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First Futures Contract to Pay Out in Bitcoin Poised for Green Light

The first futures contract that will pay out in cryptocurrency rather than cash is expected to soon get regulatory approval, the Wall Street Journal reported. The contract, launched by New York Stock Exchange owner Intercontinental Exchange Inc., is aimed at institutional players who have stayed out of cryptocurrency markets out of concerns that they are unregulated and susceptible to manipulation. Bitcoin futures allow investors to bet on the price of the cryptocurrency. Other bitcoin-futures contracts exist, but they pay out in dollars. The effort has received backing from major corporations such as Microsoft Corp. and Starbucks Corp., which have the longer-term goal of making cryptocurrency transparent and regulated enough to allow customers to use it for retail purchases, such as a Starbucks latte. Following an extraordinary run-up in Bitcoin prices last year, CME Group Inc., the world’s largest exchange company, and Cboe Global Markets Inc., operator of the biggest U.S. options exchange, both launched futures on the cryptocurrency in December. Since then, the outlook for the cryptocurrency has dimmed considerably. After peaking at around $20,000 last December, Bitcoin’s price has dropped by over 80%. Federal regulators are investigating possible manipulation in Bitcoin markets.

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Cryptocurrency and other top insolvency topics will be covered at sessions at ABI’s Annual Spring Meeting April 11-14 in Washington, D.C. The keynote speaker will be legendary investigative journalist Bob Woodward. Register today!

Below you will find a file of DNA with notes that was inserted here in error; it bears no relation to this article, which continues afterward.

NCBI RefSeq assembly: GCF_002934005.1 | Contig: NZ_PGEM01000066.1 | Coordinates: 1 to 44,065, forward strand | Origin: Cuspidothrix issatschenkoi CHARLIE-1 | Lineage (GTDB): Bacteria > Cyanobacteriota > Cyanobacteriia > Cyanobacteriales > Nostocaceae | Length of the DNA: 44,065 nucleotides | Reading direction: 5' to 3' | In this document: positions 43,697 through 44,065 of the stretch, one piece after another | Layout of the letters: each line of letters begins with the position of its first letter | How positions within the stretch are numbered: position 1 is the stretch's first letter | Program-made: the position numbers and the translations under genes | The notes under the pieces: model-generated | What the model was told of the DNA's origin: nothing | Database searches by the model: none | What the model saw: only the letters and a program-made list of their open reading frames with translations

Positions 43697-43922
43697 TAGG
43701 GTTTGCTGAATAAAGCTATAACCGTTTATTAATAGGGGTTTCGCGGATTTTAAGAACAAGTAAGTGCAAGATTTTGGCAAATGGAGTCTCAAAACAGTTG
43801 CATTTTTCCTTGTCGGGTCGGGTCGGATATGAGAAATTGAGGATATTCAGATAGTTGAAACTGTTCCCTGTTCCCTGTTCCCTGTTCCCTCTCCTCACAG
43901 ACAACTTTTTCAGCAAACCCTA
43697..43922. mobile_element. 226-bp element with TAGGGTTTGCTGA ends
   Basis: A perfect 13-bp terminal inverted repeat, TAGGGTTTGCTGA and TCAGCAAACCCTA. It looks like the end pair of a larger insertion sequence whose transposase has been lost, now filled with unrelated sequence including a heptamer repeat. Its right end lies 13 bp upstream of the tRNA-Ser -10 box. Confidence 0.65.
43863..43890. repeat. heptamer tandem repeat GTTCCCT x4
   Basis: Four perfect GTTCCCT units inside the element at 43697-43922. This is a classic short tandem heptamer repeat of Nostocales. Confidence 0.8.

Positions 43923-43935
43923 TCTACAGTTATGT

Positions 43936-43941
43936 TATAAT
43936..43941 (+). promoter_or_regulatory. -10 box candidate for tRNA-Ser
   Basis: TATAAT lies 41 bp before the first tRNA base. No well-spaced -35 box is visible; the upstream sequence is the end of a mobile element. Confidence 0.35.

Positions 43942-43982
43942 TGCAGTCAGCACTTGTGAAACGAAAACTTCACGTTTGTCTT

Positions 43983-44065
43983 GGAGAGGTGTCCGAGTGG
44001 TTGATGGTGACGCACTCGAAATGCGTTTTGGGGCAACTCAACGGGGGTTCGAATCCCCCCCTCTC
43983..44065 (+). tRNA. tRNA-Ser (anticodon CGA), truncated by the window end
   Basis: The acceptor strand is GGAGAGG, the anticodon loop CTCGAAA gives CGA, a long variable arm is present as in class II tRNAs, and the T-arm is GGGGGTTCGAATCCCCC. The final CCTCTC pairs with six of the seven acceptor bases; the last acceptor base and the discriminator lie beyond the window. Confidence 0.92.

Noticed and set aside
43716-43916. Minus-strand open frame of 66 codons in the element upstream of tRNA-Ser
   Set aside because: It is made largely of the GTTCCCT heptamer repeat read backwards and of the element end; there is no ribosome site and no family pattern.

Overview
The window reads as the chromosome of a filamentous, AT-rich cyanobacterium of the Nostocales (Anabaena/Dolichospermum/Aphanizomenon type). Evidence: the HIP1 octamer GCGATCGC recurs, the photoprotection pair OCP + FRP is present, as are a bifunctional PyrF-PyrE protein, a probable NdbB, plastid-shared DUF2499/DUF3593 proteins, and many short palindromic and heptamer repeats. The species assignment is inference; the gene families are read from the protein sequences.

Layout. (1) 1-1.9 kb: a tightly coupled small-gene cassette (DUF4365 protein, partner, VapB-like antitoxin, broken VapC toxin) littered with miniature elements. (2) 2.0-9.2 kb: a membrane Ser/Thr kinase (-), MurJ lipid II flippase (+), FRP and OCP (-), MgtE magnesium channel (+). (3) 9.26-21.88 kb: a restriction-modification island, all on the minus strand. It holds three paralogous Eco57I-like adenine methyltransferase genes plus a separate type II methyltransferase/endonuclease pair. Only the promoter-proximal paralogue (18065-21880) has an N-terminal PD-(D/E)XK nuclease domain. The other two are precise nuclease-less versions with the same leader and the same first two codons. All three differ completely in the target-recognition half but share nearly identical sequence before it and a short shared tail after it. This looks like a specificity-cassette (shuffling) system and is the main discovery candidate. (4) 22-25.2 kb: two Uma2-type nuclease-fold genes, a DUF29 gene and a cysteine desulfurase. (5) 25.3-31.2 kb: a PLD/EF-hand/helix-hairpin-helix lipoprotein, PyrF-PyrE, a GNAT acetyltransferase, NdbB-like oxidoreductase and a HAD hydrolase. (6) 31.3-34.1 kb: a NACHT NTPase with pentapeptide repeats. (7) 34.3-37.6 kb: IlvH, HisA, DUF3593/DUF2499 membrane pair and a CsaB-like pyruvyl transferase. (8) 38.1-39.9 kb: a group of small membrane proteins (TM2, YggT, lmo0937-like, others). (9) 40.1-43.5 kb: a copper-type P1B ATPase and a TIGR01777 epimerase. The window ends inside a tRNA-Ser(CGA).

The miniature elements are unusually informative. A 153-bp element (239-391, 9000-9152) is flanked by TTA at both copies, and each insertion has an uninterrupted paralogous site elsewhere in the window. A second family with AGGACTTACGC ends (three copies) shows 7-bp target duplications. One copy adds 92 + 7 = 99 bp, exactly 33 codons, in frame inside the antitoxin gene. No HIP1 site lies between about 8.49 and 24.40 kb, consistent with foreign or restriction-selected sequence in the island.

Commentary: A New Way to Spot the Next Financial Crisis

The previous method for modeling the financial world was shown to have huge blind-spots during the 2008 crisis, according to a Wall Street Journal commentary. People didn’t behave in the rational ways economists had assumed, and supposedly freak events appeared with alarming frequency. Investors and regulators have been hunting for alternatives ever since. The latest candidate is “agent-based” modeling. U.K.-based startup Simudyne has joined with U.S. federally funded research company Mitre Corp. to turn an agent-based model of asset fire sales and investor flight from banks and funds into a commercial product. They are using the building blocks of a model of the U.S. financial system that Mitre built for the U.S. Treasury. Traditional financial models assumed that rational, well-informed people acted in efficient markets, allowing economists to analyze markets relatively simply with a few generalized rules. Agent-based modeling instead simulates market activity by creating dynamic computer programs with lots of agents, such as investors and banks, and seeing what happens when they interact.

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New on ABI’s Bankruptcy Blog Exchange: Advocates Want CFPB's Kraninger to Set Limits on Debt Collectors' Communications with Borrowers

Two groups are asking the agency to restrict collectors to "one live conversation per week" with a borrower and up to three phone attempts per week, according to a new blog post.

To read more on this blog and all others on the ABI Blog Exchange, please click here.